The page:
29 Rights Protection Mechanisms
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Q28 Abuse Prevention and Mitigation
Abbott Laboratories (“Abbott”), working with Afilias, will take the requisite operational and technical steps to promote WHOIS data accuracy, limit domain abuse, remove outdated and inaccurate data, and other security measures to ensure the integrity of the .ABBVIE gTLD. The specific measures include, but are not limited to:
- Posting a gTLD Anti-Abuse Policy that clearly defines abuse, and provides point-of-contact information for reporting suspected abuse;
- Committing to rapid identification and resolution of abuse, including suspensions;
- Ensuring completeness of WHOIS information at the time of registration;
- Publishing and maintaining procedures for removing orphan glue records for names removed from the zone; and
- Establishing measures to deter WHOIS abuse, including rate-limiting, determining data syntax validity, and implementing and enforcing requirements from the Registry-Registrar Agreement.
The Anti-Abuse Policy stated below will be enacted under the contractual authority of Abbott through the Registry-Registrar Agreement, and the obligations will be passed on to and made binding upon registrants. This policy will be posted on the .ABBVIE gTLD website along with contact information for registrants or users to report suspected abuse.
The policy is designed to address the malicious use of domain names. Abbott and its registrars will make reasonable attempts to limit significant harm to Internet users. This policy is not intended to take the place of the Uniform Domain Name Dispute Resolution Policy (UDRP) or the Uniform Rapid Suspension System (URS), and it is not to be used as an alternate form of dispute resolution or as a brand protection mechanism. Its intent is not to burden law-abiding or innocent registrants and domain users; rather, the intent is to deter those who use domain names maliciously by engaging in illegal or fraudulent activity.
Repeat violations of the abuse policy will result in a case-by-case review of the abuser(s), and the Abbott reserves the right to escalate the issue, with the intent of levying sanctions that are allowed under the gTLD anti-abuse policy.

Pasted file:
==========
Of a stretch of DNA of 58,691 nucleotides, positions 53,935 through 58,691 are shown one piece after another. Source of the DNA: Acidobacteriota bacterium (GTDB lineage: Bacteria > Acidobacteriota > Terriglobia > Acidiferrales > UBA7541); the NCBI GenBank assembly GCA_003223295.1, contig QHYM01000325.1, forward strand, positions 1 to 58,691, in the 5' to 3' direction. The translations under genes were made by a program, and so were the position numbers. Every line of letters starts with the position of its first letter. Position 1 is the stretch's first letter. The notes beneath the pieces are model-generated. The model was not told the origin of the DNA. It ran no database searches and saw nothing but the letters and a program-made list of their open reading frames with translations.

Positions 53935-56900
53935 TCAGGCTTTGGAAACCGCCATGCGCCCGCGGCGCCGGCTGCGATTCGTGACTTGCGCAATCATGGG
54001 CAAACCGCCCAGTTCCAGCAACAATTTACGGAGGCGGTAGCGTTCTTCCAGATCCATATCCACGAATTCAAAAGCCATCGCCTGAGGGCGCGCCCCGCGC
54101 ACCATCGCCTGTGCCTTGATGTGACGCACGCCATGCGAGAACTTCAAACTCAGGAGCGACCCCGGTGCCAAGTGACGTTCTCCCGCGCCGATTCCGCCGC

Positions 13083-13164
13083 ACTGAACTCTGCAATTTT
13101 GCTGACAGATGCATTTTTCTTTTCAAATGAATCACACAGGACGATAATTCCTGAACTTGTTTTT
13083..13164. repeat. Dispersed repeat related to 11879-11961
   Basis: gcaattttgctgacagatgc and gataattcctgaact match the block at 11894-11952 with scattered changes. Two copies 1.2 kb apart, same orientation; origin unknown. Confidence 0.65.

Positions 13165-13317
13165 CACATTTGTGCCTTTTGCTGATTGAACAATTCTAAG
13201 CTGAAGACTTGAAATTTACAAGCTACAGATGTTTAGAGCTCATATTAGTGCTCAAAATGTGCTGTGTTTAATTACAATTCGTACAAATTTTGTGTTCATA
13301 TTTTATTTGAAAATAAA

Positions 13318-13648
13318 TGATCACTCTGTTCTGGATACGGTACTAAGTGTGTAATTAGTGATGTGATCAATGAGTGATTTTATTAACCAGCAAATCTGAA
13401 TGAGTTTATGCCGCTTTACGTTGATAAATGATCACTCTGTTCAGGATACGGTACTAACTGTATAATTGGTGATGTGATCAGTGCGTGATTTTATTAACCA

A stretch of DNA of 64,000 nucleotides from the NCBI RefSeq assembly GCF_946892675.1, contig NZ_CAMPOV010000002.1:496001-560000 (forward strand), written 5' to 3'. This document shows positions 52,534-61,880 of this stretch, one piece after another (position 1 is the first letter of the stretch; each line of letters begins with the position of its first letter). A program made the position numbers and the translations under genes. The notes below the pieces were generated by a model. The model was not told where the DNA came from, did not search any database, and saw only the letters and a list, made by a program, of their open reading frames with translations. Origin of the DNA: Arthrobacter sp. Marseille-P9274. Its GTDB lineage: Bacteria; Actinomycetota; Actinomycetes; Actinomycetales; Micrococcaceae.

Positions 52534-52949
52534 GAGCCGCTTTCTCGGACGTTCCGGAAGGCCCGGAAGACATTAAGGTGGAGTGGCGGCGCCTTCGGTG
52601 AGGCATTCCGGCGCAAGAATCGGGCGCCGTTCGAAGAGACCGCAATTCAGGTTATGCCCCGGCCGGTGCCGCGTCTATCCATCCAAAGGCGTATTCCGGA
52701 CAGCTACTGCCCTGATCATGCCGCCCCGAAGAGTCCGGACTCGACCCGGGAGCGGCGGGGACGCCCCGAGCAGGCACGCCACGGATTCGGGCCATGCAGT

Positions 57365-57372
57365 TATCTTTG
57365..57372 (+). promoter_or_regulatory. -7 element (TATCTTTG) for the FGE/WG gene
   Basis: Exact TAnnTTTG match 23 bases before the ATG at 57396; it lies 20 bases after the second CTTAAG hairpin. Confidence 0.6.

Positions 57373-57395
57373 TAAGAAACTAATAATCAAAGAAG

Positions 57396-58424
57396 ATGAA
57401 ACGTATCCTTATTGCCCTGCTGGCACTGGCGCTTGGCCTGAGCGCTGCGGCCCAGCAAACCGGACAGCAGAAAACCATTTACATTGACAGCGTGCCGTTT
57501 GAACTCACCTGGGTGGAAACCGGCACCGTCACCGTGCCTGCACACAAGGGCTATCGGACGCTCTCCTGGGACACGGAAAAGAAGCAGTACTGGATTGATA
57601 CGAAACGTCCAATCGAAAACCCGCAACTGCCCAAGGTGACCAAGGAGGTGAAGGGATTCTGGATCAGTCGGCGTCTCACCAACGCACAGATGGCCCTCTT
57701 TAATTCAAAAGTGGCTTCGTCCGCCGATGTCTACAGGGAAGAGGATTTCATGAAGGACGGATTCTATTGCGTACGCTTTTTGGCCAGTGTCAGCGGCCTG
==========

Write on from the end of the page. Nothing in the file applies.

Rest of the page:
The below policy is a recent version of the policy that has been used by the .INFO registry since 2008, and the .ORG registry since 2009. It has proven to be an effective and flexible tool.
.ABBVIE Anti-Abuse Policy
The following Anti-Abuse Policy is effective upon launch of the .ABBVIE gTLD. Malicious use of domain names will not be tolerated. The nature of such abuses creates security and stability issues for the registry, registrars, and registrants, as well as for users of the Internet in general. Abbott’s definition of abusive use of a domain includes, without limitation, the following:
- Illegal or fraudulent actions;
- Spam: The use of electronic messaging systems to send unsolicited bulk messages. The term applies to email spam and similar abuses such as instant messaging spam, mobile messaging spam, and the spamming of web sites and Internet forums;
- Phishing: The use of counterfeit web pages that are designed to trick recipients into divulging sensitive data such as personally identifying information, usernames, passwords, or financial data;
- Pharming: The redirecting of unknowing users to fraudulent sites or services, typically through, but not limited to, DNS hijacking or poisoning;
- Willful distribution of malware: The dissemination of software designed to infiltrate or damage a computer system without the ownerʹs informed consent. Examples include, without limitation, computer viruses, worms, keyloggers, and Trojan horses;
- Malicious fast-flux hosting: Use of fast-flux techniques with a botnet to disguise the location of web sites or other Internet services, or to avoid detection and mitigation efforts, or to host illegal activities;
- Botnet command and control: Services run on a domain name that are used to control a collection of compromised computers or ʺzombies,ʺ or to direct distributed denial-of-service attacks (DDoS attacks); and
- Illegal Access to Other Computers or Networks: Illegally accessing computers, accounts, or networks belonging to another party, or attempting to penetrate security measures of another individualʹs system (often known as ʺhackingʺ). Also, any activity that might be used as a precursor to an attempted system penetration (e.g., port scan, stealth scan, or other information gathering activity).
Pursuant to the Registry-Registrar Agreement, Abbott reserves the right at its sole discretion to deny, cancel, or transfer any registration or transaction, or place any domain name(s) on registry lock, hold, or similar status, that it deems necessary: (1) to protect the integrity and stability of the registry; (2) to comply with any applicable laws, government rules or requirements, requests of law enforcement, or any dispute resolution process; (3) to avoid any liability, civil or criminal, on the part of Abbott, as well as its affiliates, subsidiaries, officers, directors, and employees; (4) per the terms of the registration agreement and this Anti-Abuse Policy; or (5) to correct mistakes made by Abbott or any registrar in connection with a domain name registration. Abbott also reserves the right to place upon registry lock, hold, or similar status a domain name during resolution of a dispute.